Case types within white collar crime are

Federal Procurement Fraud Federal Program Fraud
Tax Fraud Arson for Profit
Other Insurance Fraud Financial Institution Fraud
Bankruptcy Fraud Advance Fee Schemes
Other Fraud Against Businesses Consumer Fraud
Securities Fraud Commodities Fraud
Other Investment Fraud Antitrust Violations - Other
Computer Fraud Health Care Fraud
Fraud Against Insurance Providers Intellectual Property Violations
Insider Fraud Against Insurance Providers MEWA (Multiple Employer Welfare Arrangements) Fraud/MET
Antitrust Violations - Airlines Antitrust Violations - Banking
Antitrust Violations - Defense Procurement Antitrust Violations - Extraterritorial Application Of
Antitrust Violations - Finance Markets, Other than Banking Telemarketing Fraud
Corporate Fraud Identity Theft
Aggravated Identity Theft Other White Collar Crime/Fraud

The largest number of convictions of these matters in December 2012 was for "Fraud-Other", accounting for 16 percent of convictions. Convictions were also filed for "Fraud-Financial Institution" (12.1%), "Fraud-Health Care" (11.3%), " Fraud-Federal Program" (10.6%), "Fraud-Tax" (10.6%), "Fraud-Identity Theft-Other" (7.9%), "Fraud-Mortgage" (7%), "Fraud-Other Business" (5.5%), "Fraud-Identity Theft-Aggravated" (5.1%), "Fraud-Other Investment" (2.1%), "Fraud-Securities" (2.1%). See Figure 2.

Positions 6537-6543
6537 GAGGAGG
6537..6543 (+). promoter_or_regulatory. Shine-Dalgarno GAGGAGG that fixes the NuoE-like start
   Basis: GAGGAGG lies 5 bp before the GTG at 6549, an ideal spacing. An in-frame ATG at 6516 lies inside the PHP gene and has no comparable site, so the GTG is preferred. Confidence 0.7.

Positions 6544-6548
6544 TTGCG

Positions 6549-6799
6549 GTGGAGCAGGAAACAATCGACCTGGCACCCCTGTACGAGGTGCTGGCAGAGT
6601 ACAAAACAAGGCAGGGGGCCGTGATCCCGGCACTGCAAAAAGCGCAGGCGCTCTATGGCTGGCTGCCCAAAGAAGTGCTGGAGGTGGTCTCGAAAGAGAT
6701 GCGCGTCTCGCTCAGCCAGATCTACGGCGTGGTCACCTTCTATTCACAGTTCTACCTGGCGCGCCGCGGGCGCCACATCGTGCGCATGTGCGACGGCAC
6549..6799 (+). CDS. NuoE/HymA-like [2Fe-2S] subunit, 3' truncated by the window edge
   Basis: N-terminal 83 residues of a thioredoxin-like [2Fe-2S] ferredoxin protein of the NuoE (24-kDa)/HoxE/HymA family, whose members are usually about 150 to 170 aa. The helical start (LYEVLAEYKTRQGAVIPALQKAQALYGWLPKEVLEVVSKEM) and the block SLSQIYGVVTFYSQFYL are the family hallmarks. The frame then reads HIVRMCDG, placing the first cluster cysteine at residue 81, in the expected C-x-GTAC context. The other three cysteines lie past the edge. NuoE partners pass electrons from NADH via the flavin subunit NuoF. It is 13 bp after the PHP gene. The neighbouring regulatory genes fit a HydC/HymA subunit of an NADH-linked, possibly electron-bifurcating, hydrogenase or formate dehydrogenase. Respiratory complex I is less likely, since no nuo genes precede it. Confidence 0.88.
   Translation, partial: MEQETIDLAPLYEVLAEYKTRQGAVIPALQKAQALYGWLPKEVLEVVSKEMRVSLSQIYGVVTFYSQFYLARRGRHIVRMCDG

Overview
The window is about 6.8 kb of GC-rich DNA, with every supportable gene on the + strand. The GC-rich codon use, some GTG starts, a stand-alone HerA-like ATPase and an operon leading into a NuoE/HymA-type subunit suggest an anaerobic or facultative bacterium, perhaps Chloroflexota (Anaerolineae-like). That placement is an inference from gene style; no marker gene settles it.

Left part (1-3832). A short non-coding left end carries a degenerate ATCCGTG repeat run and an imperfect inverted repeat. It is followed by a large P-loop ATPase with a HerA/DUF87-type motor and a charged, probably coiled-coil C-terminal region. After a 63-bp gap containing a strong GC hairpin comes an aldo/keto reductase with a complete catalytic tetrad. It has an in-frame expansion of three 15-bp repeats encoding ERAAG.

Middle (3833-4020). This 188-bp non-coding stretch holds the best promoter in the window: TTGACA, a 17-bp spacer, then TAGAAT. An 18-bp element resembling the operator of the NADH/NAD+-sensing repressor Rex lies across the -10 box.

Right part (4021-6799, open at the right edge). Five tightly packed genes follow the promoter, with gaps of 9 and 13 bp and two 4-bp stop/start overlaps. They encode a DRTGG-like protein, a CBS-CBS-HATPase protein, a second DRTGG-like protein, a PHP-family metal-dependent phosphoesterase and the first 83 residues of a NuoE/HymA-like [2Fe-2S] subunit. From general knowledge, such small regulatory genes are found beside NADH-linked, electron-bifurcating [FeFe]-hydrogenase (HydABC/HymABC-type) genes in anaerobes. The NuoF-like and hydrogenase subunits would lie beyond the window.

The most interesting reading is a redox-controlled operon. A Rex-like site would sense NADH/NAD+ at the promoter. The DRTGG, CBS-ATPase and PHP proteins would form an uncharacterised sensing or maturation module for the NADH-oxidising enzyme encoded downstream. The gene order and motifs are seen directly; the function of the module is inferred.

The lead investigative agency for white collar crime convictions in December 2012 was FBI accounting for 31 percent of convictions. Other agencies with substantial numbers of white collar crime convictions were: IRS (14% ), SecServ (13%), Postal (9%), DHS (7%). See Figure 3.

Pie chart of progcatlabel

Figure 2: Specific types of convictions
Pie chart of agenrevgrp

Figure 3: Convictions by investigative agency

White Collar Crime Convictions in U.S. Magistrate Courts

Top Ranked Lead Charges

In December 2012, 14 defendants in white collar crime cases for these matters were filed in U.S. Magistrate Courts. These courts handle less serious misdemeanor cases, including what are called "petty offenses." In addition, complaints are sometimes filed in the magistrate courts before an indictment or information is entered. In these cases, the matter starts in the magistrate courts and later moves to the district court where subsequent proceedings take place.

In the magistrate courts in December the most frequently cited lead charge was Title 18 U.S.C Section 1028 involving the "Aggravated Identity Theft". This was the lead charge for 57.1 percent of all magistrate convictions in December.

White Collar Crime Convictions in U.S. District Courts

In December 2012, 516 defendants in new cases for these matters were charged in the U.S. District Courts. In addition during December there were an additional 0 defendants whose cases moved from the magistrate courts to the U.S. district courts after an indictment or information was filed. The sections which follow cover both sets of cases and therefore cover all matters filed in district court during December.